Analysis of pre- and post-disaster management and recovery in Puerto Rico from Hurricane Maria


  • Fernando I. Rivera, PhD



Puerto Rico, Hurricane Maria, hurricanes, recovery


Hurricane Maria, similar to other recent emergency events, continues to remind emergency management of the continuous threats communities encounter. Years prior to Hurricane Maria, Puerto Rico was experiencing dire economic conditions which accelerated when the government declared bankruptcy in 2014. Austerity measures were put in place to confront the growing public debt resulting in higher taxes, a crumbling infrastructure, and economic restrictions impacting pensions and other social services. On top of these economic struggles, Puerto Rico experienced catastrophic damages from Hurricanes Irma and Maria. The aftermath of these storms and the subsequent experiences with seismic events and the COVID-19 pandemic are reminders of the complexities emergency management is currently facing. As the frequency and intensity of major weather events continues to rise there is a need for a holistic understanding for emergency managers to better mitigate, prepare, response, and recover to disasters and emergency situations.

This special issue provides such understanding. Grounded on the nexus between energy, water, and food, this collection of manuscripts explores the emergency management challenges faced in Puerto Rico in relation to several areas of inquiry, including housing, agriculture, the hospitality industry, communication, health and mental health, public health, and access to healthcare services. These studies not only identify some of the challenges faced in these contexts but provide recommendations and tools to use in future emergencies.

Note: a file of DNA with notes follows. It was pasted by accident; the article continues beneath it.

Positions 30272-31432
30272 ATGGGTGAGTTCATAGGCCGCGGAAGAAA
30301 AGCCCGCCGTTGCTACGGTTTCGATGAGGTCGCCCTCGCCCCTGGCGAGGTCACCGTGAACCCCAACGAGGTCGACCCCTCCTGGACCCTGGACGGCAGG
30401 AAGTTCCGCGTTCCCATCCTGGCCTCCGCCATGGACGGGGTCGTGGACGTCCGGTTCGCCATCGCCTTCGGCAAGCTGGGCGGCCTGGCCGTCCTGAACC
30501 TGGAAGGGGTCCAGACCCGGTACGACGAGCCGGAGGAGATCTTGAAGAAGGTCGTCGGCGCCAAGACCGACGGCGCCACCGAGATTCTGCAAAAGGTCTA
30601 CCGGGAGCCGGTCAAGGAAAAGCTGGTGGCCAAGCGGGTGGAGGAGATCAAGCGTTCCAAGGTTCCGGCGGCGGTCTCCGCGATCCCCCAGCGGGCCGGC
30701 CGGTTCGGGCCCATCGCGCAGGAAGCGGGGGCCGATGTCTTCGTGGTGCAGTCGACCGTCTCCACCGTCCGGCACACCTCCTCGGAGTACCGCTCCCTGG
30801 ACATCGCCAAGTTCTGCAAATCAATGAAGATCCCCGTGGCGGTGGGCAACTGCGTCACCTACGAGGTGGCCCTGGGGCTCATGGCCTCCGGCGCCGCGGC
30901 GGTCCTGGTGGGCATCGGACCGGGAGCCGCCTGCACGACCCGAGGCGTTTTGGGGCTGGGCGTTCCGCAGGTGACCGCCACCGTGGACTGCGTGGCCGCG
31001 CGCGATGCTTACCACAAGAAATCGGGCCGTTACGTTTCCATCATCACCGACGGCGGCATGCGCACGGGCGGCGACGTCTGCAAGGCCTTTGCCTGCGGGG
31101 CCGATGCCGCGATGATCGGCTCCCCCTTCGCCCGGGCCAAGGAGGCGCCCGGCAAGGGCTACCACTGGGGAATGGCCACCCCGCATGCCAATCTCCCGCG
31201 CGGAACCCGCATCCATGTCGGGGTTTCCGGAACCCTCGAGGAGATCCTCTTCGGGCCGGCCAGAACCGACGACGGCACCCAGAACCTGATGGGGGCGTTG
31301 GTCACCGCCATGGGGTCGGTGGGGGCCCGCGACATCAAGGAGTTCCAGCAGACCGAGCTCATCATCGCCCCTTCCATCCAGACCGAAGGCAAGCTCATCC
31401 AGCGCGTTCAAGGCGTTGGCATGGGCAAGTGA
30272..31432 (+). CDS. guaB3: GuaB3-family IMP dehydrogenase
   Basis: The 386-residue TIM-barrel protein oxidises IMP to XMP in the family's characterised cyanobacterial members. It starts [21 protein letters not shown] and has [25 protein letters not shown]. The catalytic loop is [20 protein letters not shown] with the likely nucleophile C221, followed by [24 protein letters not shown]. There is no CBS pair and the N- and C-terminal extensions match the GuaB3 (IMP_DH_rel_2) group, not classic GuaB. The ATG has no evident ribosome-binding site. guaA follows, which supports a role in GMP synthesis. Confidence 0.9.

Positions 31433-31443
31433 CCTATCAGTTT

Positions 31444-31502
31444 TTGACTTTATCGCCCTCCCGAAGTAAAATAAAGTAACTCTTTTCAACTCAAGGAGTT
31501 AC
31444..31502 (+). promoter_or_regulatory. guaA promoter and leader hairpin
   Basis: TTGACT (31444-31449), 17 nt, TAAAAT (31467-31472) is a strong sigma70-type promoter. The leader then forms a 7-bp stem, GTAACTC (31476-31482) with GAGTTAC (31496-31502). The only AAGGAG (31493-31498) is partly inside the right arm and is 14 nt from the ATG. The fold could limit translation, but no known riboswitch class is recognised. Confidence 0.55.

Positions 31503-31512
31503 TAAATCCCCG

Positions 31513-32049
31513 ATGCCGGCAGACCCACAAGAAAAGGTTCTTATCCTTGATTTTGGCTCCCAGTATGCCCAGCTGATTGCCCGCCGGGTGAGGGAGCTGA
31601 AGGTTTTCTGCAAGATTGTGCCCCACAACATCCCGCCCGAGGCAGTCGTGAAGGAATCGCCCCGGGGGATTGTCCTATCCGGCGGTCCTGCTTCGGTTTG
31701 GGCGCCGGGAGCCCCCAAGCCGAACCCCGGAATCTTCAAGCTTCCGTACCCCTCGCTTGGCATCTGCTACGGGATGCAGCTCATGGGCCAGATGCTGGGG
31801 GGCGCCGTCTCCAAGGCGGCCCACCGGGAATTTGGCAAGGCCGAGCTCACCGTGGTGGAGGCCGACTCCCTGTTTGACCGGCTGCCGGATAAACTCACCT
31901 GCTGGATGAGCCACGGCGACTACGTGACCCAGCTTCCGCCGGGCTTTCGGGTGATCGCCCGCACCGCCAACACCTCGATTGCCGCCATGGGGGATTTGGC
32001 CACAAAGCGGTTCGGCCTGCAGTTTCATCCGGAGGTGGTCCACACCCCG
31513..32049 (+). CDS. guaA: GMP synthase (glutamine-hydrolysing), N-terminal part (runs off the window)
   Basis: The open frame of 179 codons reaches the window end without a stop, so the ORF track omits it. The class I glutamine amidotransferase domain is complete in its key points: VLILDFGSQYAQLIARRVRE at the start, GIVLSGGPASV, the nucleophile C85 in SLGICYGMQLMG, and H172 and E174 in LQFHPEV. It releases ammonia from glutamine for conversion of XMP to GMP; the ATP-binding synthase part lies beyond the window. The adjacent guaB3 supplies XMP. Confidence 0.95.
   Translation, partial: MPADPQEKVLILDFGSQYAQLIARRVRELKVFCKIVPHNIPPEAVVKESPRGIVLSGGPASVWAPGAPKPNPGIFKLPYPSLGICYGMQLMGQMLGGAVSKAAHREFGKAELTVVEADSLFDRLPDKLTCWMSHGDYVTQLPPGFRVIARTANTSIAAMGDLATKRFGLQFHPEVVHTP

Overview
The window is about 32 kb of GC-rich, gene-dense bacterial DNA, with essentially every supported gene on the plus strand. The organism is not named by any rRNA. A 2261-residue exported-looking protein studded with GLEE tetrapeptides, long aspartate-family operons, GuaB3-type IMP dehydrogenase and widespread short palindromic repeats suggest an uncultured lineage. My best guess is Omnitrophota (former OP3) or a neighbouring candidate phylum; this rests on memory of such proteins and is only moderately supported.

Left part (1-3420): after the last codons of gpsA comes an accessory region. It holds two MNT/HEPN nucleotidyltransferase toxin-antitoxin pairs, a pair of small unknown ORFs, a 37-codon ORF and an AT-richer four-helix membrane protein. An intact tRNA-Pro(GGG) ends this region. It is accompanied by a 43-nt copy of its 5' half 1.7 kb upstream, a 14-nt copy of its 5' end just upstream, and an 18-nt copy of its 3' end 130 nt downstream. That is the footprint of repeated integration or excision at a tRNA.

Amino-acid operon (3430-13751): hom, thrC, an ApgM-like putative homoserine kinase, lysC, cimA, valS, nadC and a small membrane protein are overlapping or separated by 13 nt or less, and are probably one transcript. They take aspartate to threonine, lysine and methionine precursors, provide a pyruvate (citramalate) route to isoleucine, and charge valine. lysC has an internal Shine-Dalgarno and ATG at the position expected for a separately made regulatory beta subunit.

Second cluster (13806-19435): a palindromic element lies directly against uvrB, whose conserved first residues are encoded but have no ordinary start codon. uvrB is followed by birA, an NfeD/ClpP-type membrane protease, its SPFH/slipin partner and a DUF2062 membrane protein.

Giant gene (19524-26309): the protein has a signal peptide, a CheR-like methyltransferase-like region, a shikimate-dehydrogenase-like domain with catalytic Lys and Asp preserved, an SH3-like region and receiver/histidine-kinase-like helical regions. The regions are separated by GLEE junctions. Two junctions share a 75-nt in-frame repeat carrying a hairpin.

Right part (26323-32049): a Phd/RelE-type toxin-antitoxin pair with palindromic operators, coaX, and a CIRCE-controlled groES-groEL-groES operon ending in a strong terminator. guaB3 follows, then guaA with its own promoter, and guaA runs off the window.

Author Biography

Fernando I. Rivera, PhD

Professor of Sociology and Director of the Puerto Rico Research Hub at the University of Central Florida. He has established an ongoing research program in the fields of medical sociology/ sociology of health, race and ethnicity, and the sociology of disasters. He has studied the differential patterns of health among Puerto Ricans in the United States and investigated factors associated with disaster resilience, restoration and resilience in coupled human-natural systems, and climate migration




How to Cite

Rivera, PhD, F. I. “Analysis of Pre- and Post-Disaster Management and Recovery in Puerto Rico from Hurricane Maria”. Journal of Emergency Management, vol. 19, no. 8, Sept. 2021, p. 9, doi:10.5055/jem.0601.